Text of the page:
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It’s warming up and mozzies are coming. Here’s how to mosquito-proof your backyard

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12th September, 2023

The weather is warming up and that means more time in the backyard. It also means more mosquitoes.

Here are five ways you can mos­qui­to-proof your back­yard that don’t rely on spray­ing insec­ti­cides.

1. Get rid of water

Mos­qui­toes need water to com­plete their life cycles. They need blood – but water and warmth are just as important.

Get­ting rid of water around your back­yard will go a long way to keep­ing mos­qui­toes away. Water trapped in blocked roof gut­ters, drains and tar­pau­lin cov­er­ing boats and trail­ers can be a great home for mosquitoes.

Mos­qui­toes can exploit the tini­est of water sources too. It may just be the upturned lid of a dis­card­ed plas­tic drink bot­tle. If it traps water, mos­qui­toes will find it and lay eggs in it.

Flush out your bird bath once a week to dis­rupt the mosquito’s life cycle.

If you have a pond, installing a foun­tain will dis­cour­age mos­qui­toes. If you can’t keep water clean and cir­cu­lat­ing, con­sid­er fill­ing it with sand and grav­el to cre­ate an inter­est­ing gar­den bed for suc­cu­lents or oth­er plants.

Mos­qui­toes will avoid clean and chlo­ri­nat­ed swim­ming pools but will quick­ly move into “green pools”. If you’re not using your pool, con­sid­er con­vert­ing it to a “pond” so that fish can help keep mos­qui­to num­bers down.

2. Screen up – windows, doors and rainwater tanks

If you can’t get rid of per­ma­nent water, at least stop mos­qui­toes get­ting to it (or you).

Ensure rain­wa­ter and sep­tic tanks have screens to stop mos­qui­toes entering.

Screen win­dows and doors to stop mos­qui­toes enter­ing the home. There are plen­ty of flex­i­ble screen­ing options for win­dows, doors and balconies.

If you live in a mos­qui­to-prone area, cre­at­ing a screened out­door area (such as a per­go­la, court­yard, or bal­cony) will give you the oppor­tu­ni­ty to spend time out­doors with­out being has­sled by mozzies.

Mosquitoes on a window screen
Screen­ing win­dows and doors keeps mos­qui­toes out.

3. Choose your garden plants carefully

Some plants con­tain essen­tial oils and oth­er chem­i­cals that, when extract­ed and con­cen­trat­ed, pro­vide pro­tec­tion against bit­ing mos­qui­toes. But there isn’t a lot of evi­dence that the whole plant will keep mos­qui­toes away from your garden.

Some types of plants are even mar­ket­ed as “mozzie block­ers” or “mos­qui­to repelling”. But there isn’t any evi­dence of effec­tive­ness. In fact, some of these plants, such as melaleu­cas, also hap­pen to be asso­ci­at­ed with hot spots of mos­qui­to breed­ing in coastal Australia.

The plants to avoid around the home are those that help mos­qui­toes breed, such as bromeli­ads, which trap water.

An outdoor pot plant with water in the base tray.
Water pro­vides oppor­tu­ni­ties for mos­qui­toes to breed.

4. Encourage the animals that eat mosquitoes

Mos­qui­toes are food for a range of ani­mals includ­ing birds, bats, fish, frogs, lizards, insects, spi­ders and drag­on­flies. But don’t expect them to eat enough to keep all mos­qui­toes away.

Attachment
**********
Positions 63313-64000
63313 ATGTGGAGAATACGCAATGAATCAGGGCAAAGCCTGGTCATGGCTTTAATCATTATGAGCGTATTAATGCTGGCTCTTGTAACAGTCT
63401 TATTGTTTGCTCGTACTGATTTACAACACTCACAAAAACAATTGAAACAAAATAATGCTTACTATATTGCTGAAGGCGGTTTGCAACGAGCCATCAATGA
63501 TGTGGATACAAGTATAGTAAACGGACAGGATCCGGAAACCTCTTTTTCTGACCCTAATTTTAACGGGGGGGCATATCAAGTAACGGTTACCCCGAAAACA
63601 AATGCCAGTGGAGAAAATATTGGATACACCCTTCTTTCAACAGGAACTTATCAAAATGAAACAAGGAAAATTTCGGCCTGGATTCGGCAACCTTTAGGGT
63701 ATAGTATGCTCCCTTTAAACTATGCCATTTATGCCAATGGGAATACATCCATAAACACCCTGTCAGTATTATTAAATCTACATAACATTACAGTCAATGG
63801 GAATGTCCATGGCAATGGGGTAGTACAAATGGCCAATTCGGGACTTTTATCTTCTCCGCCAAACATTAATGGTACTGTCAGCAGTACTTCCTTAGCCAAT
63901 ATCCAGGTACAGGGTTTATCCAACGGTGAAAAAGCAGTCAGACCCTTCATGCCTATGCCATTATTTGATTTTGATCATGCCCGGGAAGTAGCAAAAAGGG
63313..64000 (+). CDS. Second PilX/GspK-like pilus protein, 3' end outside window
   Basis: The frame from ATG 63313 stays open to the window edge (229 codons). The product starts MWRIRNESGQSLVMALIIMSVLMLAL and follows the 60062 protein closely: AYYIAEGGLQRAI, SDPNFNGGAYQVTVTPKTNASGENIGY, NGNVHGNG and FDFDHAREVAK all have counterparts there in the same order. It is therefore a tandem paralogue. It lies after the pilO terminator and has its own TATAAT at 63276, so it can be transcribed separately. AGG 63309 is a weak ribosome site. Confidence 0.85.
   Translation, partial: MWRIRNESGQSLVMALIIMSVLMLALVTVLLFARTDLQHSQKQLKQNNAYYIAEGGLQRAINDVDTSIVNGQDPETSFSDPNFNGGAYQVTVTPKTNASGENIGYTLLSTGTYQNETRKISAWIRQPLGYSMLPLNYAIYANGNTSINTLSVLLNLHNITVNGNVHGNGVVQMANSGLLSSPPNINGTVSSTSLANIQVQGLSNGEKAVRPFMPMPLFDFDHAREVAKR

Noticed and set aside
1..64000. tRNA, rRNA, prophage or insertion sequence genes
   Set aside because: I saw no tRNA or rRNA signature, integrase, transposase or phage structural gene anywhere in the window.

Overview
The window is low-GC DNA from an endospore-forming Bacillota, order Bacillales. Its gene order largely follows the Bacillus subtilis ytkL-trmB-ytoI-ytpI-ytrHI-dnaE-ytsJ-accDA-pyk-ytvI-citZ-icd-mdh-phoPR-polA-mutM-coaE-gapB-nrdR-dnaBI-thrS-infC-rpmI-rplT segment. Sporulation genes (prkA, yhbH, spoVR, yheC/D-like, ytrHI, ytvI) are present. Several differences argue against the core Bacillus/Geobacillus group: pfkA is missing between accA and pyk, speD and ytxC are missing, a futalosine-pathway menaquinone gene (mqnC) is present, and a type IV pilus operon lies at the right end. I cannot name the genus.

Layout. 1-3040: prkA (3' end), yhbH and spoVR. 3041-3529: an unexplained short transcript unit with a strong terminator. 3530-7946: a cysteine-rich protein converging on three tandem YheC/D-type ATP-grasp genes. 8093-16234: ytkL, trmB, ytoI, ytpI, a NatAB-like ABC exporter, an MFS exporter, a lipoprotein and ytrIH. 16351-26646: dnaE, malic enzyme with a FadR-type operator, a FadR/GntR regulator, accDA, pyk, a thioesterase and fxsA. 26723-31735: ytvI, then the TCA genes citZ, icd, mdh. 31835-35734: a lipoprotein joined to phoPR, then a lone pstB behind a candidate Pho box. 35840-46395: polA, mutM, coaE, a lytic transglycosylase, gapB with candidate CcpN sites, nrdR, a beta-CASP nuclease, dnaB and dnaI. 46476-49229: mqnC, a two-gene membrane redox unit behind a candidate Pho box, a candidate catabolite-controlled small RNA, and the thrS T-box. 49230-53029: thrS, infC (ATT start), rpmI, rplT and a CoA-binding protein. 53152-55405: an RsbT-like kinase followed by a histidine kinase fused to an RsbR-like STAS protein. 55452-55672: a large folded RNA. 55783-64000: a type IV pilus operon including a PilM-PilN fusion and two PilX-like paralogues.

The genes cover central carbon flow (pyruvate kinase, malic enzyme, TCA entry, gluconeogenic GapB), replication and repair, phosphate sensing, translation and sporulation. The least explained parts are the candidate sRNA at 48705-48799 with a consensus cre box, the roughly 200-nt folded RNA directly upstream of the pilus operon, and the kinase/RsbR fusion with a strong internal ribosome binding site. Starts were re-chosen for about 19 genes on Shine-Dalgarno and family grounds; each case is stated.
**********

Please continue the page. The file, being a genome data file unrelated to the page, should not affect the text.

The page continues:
Bats are often pro­mot­ed as a good “bio­log­i­cal con­trol” options but stud­ies have shown mos­qui­toes are more like­ly to be a snack food for small bats, not an irre­sistible sta­ple of their diet.

For gar­den ponds, frogs will eat a few adult mos­qui­toes but tad­poles of Aus­tralian frogs gen­er­al­ly don’t eat many mos­qui­to “wrig­glers”.

Aus­tralian native fish will read­i­ly eat mos­qui­toes and may be use­ful for back­yard ponds.

But not all fish are good. While “mos­qui­tofish” (aka “plague min­now”) is dis­trib­uted over­seas to assist in mos­qui­to con­trol, it’s a dis­as­ter for local wildlife and, along with oth­er exot­ic fish species, should not be released into local waterways.

Health­i­er habi­tats pro­mote few­er mos­qui­toes so the best thing you can do is cre­ate habi­tats for the ani­mals that eat mosquitoes.

5. Avoid traps and other gadgets

There are lots of devices pur­port­ed to catch, kill, or repel mos­qui­toes from your gar­den. Some may catch a mos­qui­to or two but they’re not very effec­tive in knock­ing out big numbers.

“Bug zap­pers” with bright lights will col­lect lots of fly­ing insects. It’s just that mos­qui­toes make up a very small pro­por­tion of collections.

Elec­tro­cut­ing devices, again, don’t seem to attract a lot of mosquitoes.

Devices that emit high fre­quen­cy sounds won’t help either.

The best devices are typ­i­cal­ly those that are bait­ed with car­bon diox­ide. These are a main­stay of state and ter­ri­to­ry mos­qui­to and arbovirus sur­veil­lance pro­grams. For a mos­qui­to, the C0₂ tricks them into think­ing the trap is a warm-blood­ed ani­mal. The only prob­lem is these can be expen­sive to run and don’t seem quite as effec­tive for mos­qui­to con­trol unless used in large num­bers.

Yes, you’ll still need repellent

Per­haps the best way to avoid mos­qui­to bites is to pick an insect repel­lent rec­om­mend­ed by health author­i­ties and apply it to ensure all exposed areas of skin are cov­ered. These prod­ucts and safe, afford­able and effective.The Conversation

Cameron Webb, Clin­i­cal Asso­ciate Pro­fes­sor and Prin­ci­pal Hos­pi­tal Sci­en­tist, NSW Health Pathology.

This arti­cle is repub­lished from The Con­ver­sa­tion under a Cre­ative Com­mons license. Read the orig­i­nal arti­cle.


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